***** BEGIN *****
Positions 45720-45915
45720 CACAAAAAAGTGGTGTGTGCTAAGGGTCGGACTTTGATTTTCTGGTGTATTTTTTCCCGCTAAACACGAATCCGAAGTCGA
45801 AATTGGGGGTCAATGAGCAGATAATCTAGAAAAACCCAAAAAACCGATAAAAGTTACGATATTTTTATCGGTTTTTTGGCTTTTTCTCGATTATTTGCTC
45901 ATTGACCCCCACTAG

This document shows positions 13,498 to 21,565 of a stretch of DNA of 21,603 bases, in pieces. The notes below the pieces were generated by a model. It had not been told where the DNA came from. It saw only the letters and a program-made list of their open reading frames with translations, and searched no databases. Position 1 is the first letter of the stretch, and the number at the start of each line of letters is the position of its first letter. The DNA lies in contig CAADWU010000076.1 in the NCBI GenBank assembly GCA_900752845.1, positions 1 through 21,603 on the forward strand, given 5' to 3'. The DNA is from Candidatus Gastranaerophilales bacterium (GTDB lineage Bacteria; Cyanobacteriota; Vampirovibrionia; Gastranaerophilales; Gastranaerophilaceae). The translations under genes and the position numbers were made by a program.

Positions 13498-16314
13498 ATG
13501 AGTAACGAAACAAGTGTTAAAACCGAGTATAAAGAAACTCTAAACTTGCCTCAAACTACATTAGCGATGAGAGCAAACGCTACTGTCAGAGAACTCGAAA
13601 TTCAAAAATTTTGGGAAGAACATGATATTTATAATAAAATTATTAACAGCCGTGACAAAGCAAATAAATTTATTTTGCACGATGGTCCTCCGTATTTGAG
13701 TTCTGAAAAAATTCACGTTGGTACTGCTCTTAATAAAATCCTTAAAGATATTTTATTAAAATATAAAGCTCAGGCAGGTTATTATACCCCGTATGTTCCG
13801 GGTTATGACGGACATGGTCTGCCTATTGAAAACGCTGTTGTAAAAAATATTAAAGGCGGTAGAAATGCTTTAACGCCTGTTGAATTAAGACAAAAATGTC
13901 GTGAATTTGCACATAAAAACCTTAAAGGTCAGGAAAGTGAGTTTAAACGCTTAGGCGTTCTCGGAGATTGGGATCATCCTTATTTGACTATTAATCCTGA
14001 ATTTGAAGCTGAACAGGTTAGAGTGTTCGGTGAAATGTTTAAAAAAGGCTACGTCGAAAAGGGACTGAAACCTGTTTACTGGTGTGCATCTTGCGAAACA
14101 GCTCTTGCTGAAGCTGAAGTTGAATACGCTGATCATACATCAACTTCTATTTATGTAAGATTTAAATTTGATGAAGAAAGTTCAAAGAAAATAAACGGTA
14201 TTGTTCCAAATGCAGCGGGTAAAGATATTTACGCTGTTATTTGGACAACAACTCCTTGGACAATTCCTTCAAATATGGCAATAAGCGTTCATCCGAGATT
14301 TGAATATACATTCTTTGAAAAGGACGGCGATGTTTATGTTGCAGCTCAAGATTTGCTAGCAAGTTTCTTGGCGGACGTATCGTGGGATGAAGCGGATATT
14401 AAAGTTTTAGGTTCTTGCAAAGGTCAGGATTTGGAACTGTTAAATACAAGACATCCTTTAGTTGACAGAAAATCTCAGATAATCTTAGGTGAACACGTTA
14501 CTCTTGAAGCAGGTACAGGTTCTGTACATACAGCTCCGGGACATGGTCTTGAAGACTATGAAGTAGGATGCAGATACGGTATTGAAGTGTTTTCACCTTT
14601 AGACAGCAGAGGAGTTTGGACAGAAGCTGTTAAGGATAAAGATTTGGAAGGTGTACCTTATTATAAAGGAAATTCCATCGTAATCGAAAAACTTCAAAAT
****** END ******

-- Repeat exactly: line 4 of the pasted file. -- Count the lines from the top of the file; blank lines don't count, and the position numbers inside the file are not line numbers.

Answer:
45901 ATTGACCCCCACTAG